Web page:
A district government in Seoul has installed and switched on 10 smart bus shelters they say are safe to huddle in – with protection against the coronavirus AND the elements.
The glass-walled transit stops in the Seongdong-gu district check body temperatures at the door, blocking entry if you are running a fever. They also have UV disinfection lamps, and hand sanitizer dispensers.
A side wall of the stops has a large flat panel display running bus schedules updates and informations, as well as a live cam feed of traffic in the immediate area.
The bus shelter project is supported by LG Electronics, in both the design and underlying technology. LG does flat panels, of course, but they also things like cooling systems and solar panels.
“We have installed all the available anti-coronavirus measures we can think of into this booth,” Kim Hwang-yun, a district official in charge of the Smart Shelter project, told the Guardian.
Since they were installed last week, each booth has been used by about 300 to 400 people a day, Kim said.
A separate report in the Korea Herald says the shelter system has ultraviolet light air sterilizers for preventing transmission of airborne viruses. The air sterilizer breaks up 96 percent to 99 percent of virus particles, said an official.
There are 10 in place in the the northeast part of the mega-city, and more to come. They cost about $84,000 each, so this is a bit more than a pole, sign and bench, but I’m thinking ad-supported transit shelters aren’t generally cheap anyway.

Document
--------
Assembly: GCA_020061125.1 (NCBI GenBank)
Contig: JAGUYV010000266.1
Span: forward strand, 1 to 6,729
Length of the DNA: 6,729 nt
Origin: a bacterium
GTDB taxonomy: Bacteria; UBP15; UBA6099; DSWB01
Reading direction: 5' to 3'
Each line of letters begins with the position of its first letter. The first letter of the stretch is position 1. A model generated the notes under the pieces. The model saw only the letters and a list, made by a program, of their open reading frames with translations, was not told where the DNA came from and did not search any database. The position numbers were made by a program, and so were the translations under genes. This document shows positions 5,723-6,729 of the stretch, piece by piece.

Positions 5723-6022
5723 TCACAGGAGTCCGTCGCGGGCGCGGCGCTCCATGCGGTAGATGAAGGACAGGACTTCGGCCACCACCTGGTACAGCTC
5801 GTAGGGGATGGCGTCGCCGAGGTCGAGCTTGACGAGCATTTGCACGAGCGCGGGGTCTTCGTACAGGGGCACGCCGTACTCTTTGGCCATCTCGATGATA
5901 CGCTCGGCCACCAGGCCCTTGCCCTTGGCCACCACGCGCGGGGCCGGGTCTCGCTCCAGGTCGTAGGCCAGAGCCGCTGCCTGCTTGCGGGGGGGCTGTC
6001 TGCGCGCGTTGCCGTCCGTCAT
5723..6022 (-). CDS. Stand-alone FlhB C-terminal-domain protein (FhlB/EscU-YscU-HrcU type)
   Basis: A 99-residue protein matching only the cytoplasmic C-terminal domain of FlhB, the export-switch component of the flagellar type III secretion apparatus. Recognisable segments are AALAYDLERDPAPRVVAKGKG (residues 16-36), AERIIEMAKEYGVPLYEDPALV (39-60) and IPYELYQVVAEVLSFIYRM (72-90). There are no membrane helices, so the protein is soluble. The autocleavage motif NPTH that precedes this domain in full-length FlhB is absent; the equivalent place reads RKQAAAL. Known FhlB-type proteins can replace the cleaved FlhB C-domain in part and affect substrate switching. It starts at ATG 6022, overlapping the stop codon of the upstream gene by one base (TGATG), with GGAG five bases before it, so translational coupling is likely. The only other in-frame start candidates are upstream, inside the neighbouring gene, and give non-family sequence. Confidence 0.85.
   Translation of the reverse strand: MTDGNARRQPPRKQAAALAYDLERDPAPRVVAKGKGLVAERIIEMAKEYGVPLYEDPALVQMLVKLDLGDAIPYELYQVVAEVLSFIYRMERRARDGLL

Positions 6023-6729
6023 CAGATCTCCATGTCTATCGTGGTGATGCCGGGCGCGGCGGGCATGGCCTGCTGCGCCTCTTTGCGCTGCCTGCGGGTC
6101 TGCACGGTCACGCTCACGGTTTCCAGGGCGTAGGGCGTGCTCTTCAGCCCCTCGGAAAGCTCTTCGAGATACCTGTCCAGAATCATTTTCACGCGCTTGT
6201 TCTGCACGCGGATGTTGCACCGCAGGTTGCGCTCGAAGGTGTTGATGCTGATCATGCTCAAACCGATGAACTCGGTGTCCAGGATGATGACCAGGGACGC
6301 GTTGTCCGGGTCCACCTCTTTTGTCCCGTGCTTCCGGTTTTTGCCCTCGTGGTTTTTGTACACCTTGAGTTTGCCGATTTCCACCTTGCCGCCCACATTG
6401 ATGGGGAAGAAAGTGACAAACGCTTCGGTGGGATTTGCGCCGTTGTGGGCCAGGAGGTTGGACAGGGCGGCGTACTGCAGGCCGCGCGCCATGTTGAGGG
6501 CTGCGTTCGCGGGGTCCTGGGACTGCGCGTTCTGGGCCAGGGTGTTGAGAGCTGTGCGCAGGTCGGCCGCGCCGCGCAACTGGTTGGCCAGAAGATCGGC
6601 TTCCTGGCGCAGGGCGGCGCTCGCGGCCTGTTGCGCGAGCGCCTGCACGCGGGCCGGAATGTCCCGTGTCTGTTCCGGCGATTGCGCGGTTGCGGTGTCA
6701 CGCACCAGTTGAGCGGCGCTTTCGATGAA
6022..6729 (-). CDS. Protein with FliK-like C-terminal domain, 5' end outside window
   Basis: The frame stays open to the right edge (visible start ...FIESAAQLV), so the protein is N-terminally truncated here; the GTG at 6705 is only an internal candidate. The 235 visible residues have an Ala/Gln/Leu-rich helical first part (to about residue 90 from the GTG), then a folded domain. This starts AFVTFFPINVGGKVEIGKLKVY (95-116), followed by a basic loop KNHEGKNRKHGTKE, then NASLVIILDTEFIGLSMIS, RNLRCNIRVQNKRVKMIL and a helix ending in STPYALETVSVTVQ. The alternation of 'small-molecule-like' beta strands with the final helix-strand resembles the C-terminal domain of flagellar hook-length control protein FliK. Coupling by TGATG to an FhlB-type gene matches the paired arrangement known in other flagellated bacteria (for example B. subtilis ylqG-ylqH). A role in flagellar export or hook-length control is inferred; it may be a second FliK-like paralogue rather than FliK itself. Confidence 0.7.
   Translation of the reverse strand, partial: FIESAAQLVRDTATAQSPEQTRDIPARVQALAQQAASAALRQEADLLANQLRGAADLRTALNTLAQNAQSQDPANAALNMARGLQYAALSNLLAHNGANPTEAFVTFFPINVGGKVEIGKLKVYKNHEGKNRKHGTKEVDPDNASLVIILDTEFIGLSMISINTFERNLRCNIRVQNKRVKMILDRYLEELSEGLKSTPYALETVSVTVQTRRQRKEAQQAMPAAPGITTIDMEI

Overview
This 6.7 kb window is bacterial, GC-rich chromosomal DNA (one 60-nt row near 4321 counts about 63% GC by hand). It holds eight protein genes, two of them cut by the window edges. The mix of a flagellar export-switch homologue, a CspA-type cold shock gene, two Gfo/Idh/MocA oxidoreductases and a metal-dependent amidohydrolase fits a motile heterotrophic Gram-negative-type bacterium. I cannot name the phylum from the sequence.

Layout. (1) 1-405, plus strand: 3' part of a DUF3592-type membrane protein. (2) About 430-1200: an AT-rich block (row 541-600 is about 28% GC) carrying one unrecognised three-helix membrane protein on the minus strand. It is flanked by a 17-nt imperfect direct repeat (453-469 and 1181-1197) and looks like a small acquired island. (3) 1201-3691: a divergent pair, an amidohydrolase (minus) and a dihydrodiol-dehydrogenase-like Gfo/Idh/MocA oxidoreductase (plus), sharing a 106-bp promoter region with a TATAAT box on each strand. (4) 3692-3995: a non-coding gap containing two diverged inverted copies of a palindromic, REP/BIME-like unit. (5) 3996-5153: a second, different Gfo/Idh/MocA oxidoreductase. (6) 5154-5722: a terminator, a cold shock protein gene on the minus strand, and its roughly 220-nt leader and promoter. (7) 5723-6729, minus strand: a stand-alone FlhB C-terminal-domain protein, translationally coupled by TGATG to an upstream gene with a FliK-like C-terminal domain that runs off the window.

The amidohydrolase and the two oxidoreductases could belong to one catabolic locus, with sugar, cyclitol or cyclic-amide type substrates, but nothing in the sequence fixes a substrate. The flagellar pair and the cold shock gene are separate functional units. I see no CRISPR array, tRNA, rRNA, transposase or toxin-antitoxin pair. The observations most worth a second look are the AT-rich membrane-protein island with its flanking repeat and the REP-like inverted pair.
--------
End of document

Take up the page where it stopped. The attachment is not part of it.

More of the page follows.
The system is obviously not infallible, as thermal readers have been deemed “notoriously inaccurate” by experts like Dr. Anthony Fauci, and the impact of UV-C light depends a lot on how it is applied.
All things considered, if the case rates were high, which they are not in Seoul, I’d wait for my bus outside that shelter. At 400 occupants a day, that’s something like 30 people an hour over a 14 hour day – so they’re not packing people in.
Interesting application. But they’d get the crap beat out of them in many cities.
Dave Haynes is the founder and editor of Sixteen:Nine, an online publication that has followed the digital signage industry for some 14 years. Dave does strategic advisory consulting work for many end-users and vendors, and also writes for many of them. He’s based near Halifax, Nova Scotia, on Canada’s east coast.